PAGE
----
Pacific Standard Time
Art in Los Angeles 1950–1980
The exhibition project “Pacific Standard Time – Art in Los Angeles, 1950-1980” traces the development of the Los Angeles art scene during the post-war period, when the city on the Pacific hosted an impressively varied and versatile art scene, thus proving that it was more than Hollywood and a sprawling metropolis in the land of sunshine and palm trees. “Pacific Standard Time” features such internationally esteemed artists as John Baldessari, David Hockney, Edward Kienholz or Ed Ruscha as well as protagonists that are yet to be discovered like the abstract painters Helen Lundeberg and Karl Benjamin, the ceramicists Ken Price and John Mason, and sculptors such as De Wain Valentine.
The mega show – over 60 institutions and galleries in Los Angeles were involved – is taking the two main core exhibitions of the Getty Museum and the Getty Research Institute to Europe. The sole European venue is the Martin-Gropius-Bau in Berlin.
The section of the exhibition that was to be seen in Los Angeles’ Getty Museum under the title of “Crosscurrents in L.A. – Painting and Sculpture, 1950-1970”, presents painting and sculpture. In the second part that was to be seen in Los Angeles under the title of “Greetings from L.A. – Artists and Publics, 1950-1980”, posters, artists’ catalogues, postcards, invitation cards and other memorabilia are shown which offer a deeper insight into the networks of the Los Angeles art scene at that time. For Berlin the show has been supplemented to include photographs by Julius Shulman, whose architectural shots defined the image of the Californian lifestyle in the 1950s. His incomparable sensibility and intuitive feel for composition and the ‘critical moment’ established him as a master of his craft.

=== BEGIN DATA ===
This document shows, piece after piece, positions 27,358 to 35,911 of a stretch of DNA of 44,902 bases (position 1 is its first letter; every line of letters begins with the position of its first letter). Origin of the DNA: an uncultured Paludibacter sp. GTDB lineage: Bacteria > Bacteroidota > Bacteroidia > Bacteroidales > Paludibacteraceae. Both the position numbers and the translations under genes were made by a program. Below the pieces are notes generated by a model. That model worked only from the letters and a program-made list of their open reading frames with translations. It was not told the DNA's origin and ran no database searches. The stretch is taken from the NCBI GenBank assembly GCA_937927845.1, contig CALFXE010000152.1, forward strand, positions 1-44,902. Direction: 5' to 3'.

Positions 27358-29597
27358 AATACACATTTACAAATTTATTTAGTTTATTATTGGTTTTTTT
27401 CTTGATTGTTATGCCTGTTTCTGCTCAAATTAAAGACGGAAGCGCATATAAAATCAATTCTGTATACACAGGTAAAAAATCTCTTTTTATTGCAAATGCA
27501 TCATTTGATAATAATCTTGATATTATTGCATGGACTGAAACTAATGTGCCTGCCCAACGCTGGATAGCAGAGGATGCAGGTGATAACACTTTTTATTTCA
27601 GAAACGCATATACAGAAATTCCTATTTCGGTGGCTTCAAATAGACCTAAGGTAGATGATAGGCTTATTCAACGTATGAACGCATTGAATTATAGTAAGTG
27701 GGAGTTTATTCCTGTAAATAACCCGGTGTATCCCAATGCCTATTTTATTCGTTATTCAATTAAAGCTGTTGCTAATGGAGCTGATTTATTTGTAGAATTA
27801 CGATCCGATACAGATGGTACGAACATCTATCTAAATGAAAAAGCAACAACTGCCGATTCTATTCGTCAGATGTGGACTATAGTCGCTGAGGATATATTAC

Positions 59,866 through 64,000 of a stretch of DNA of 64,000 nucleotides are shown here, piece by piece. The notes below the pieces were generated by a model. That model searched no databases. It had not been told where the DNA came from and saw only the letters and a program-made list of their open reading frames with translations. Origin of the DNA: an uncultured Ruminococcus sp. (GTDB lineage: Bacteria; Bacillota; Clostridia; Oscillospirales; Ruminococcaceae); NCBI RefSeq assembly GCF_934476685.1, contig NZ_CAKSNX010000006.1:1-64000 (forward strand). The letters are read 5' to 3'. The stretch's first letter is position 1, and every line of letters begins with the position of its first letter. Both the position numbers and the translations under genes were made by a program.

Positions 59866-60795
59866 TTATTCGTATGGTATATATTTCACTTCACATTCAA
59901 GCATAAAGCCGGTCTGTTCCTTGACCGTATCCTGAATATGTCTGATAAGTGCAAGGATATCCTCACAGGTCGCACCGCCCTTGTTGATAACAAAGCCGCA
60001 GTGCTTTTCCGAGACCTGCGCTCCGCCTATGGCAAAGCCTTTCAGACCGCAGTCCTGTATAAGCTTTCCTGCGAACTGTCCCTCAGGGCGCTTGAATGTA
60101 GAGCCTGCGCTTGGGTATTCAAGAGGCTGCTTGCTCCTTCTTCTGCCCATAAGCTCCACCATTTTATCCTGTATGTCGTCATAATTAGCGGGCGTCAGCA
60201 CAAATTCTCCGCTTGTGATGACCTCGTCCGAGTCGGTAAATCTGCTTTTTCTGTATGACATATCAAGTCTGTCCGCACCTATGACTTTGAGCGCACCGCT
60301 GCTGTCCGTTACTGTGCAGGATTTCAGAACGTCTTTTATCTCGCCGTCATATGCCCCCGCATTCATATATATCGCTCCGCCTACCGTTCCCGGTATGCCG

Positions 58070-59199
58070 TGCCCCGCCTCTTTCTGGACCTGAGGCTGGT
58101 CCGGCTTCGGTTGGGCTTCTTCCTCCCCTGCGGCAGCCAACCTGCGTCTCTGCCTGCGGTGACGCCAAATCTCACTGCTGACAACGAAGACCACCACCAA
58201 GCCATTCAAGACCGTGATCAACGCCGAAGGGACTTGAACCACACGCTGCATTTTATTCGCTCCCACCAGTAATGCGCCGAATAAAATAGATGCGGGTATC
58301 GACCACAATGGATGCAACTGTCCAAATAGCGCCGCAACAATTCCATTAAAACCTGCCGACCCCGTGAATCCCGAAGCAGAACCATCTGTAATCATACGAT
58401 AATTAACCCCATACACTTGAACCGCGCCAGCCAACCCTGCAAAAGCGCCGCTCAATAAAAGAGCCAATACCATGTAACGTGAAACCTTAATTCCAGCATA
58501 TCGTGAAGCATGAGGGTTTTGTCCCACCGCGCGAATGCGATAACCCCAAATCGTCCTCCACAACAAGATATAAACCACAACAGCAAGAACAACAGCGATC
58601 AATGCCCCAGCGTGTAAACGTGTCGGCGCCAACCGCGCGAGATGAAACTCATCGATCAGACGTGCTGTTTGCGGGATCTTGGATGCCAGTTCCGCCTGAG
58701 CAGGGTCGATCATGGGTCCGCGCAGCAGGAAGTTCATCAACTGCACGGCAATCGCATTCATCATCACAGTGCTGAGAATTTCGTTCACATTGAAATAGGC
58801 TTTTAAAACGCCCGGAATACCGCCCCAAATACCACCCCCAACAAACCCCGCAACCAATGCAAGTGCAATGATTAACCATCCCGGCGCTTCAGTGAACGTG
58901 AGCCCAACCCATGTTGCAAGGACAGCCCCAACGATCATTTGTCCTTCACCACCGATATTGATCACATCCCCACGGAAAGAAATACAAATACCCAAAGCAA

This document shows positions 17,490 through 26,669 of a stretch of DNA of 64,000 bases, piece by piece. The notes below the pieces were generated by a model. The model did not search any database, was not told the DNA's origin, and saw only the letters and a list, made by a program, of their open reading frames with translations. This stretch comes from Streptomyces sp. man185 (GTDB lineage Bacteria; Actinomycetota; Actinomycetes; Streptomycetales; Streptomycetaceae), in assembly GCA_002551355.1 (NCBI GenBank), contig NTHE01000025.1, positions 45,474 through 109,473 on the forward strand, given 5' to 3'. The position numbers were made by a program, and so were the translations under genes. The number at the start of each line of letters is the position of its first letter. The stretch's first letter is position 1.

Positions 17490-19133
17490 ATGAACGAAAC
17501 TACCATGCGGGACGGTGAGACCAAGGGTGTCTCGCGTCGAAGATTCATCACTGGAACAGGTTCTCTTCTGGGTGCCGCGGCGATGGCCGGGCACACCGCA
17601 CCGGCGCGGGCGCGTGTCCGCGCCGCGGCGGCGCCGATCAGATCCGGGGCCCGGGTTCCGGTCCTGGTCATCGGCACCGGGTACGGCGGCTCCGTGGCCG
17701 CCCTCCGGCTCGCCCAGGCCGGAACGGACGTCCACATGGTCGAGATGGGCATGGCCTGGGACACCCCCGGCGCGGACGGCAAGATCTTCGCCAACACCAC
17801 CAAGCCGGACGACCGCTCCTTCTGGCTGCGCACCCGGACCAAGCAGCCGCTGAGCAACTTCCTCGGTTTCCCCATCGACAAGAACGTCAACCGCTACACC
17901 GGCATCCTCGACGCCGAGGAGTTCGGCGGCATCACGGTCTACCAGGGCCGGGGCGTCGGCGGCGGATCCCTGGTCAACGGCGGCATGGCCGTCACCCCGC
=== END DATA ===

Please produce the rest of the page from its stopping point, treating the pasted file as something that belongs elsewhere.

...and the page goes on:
Part One: Crosscurrents
The first part of the Berlin show brings together more than 70 works by over 50 artists and traces the rise of the Southern Californian art scene between 1945 and 1980. The list of names reads like a Who’s Who of today’s internationally esteemed artists, as people like John Baldessari, David Hockney, Edward Kienholz, Bruce Nauman or Ed Ruscha began their careers here.
The entrée into Pacific Standard Time begins with British artist David Hockney’s iconic painting “A Bigger Splash” from the year 1967. It is one of the key pictures of the exhibition and stands for the hedonistic life under palm trees with permanent sunshine and never-ending parties.